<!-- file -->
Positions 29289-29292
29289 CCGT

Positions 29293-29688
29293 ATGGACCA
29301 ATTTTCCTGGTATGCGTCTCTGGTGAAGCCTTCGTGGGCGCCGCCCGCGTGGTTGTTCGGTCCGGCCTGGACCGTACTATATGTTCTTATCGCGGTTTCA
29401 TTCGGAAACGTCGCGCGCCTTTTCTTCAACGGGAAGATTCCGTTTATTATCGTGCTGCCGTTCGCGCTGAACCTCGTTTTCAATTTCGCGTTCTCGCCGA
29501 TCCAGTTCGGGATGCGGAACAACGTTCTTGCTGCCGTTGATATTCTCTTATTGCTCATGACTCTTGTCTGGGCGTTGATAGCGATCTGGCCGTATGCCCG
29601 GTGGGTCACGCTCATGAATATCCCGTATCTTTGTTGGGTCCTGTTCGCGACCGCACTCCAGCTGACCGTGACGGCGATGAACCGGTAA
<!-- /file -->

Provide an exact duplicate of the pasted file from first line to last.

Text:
Positions 29289-29292
29289 CCGT

Positions 29293-29688
29293 ATGGACCA
29301 ATTTTCCTGGTATGCGTCTCTGGTGAAGCCTTCGTGGGCGCCGCCCGCGTGGTTGTTCGGTCCGGCCTGGACCGTACTATATGTTCTTATCGCGGTTTCA
29401 TTCGGAAACGTCGCGCGCCTTTTCTTCAACGGGAAGATTCCGTTTATTATCGTGCTGCCGTTCGCGCTGAACCTCGTTTTCAATTTCGCGTTCTCGCCGA
29501 TCCAGTTCGGGATGCGGAACAACGTTCTTGCTGCCGTTGATATTCTCTTATTGCTCATGACTCTTGTCTGGGCGTTGATAGCGATCTGGCCGTATGCCCG
29601 GTGGGTCACGCTCATGAATATCCCGTATCTTTGTTGGGTCCTGTTCGCGACCGCACTCCAGCTGACCGTGACGGCGATGAACCGGTAA